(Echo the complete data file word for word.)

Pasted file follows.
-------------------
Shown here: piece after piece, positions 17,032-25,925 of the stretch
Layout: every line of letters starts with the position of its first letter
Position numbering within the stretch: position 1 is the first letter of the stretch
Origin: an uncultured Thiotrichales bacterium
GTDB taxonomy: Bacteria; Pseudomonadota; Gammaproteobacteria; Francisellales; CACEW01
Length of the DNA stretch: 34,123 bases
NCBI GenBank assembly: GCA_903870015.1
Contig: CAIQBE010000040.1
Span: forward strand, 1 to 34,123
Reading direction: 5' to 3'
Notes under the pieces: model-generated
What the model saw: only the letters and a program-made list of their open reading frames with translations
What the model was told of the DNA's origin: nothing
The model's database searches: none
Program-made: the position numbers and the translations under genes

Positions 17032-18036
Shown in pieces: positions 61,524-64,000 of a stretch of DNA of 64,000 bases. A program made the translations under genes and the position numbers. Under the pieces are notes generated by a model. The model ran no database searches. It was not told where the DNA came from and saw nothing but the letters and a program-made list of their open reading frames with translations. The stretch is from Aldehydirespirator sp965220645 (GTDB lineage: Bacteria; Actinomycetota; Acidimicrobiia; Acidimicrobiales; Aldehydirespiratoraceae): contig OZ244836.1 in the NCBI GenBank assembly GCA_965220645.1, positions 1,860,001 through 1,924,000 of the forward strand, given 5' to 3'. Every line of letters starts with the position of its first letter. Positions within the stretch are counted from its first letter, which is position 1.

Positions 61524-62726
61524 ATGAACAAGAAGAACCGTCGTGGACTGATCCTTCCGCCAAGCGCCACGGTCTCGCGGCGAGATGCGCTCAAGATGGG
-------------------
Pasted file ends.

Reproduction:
Shown here: piece after piece, positions 17,032-25,925 of the stretch
Layout: every line of letters starts with the position of its first letter
Position numbering within the stretch: position 1 is the first letter of the stretch
Origin: an uncultured Thiotrichales bacterium
GTDB taxonomy: Bacteria; Pseudomonadota; Gammaproteobacteria; Francisellales; CACEW01
Length of the DNA stretch: 34,123 bases
NCBI GenBank assembly: GCA_903870015.1
Contig: CAIQBE010000040.1
Span: forward strand, 1 to 34,123
Reading direction: 5' to 3'
Notes under the pieces: model-generated
What the model saw: only the letters and a program-made list of their open reading frames with translations
What the model was told of the DNA's origin: nothing
The model's database searches: none
Program-made: the position numbers and the translations under genes

Positions 17032-18036
Shown in pieces: positions 61,524-64,000 of a stretch of DNA of 64,000 bases. A program made the translations under genes and the position numbers. Under the pieces are notes generated by a model. The model ran no database searches. It was not told where the DNA came from and saw nothing but the letters and a program-made list of their open reading frames with translations. The stretch is from Aldehydirespirator sp965220645 (GTDB lineage: Bacteria; Actinomycetota; Acidimicrobiia; Acidimicrobiales; Aldehydirespiratoraceae): contig OZ244836.1 in the NCBI GenBank assembly GCA_965220645.1, positions 1,860,001 through 1,924,000 of the forward strand, given 5' to 3'. Every line of letters starts with the position of its first letter. Positions within the stretch are counted from its first letter, which is position 1.

Positions 61524-62726
61524 ATGAACAAGAAGAACCGTCGTGGACTGATCCTTCCGCCAAGCGCCACGGTCTCGCGGCGAGATGCGCTCAAGATGGG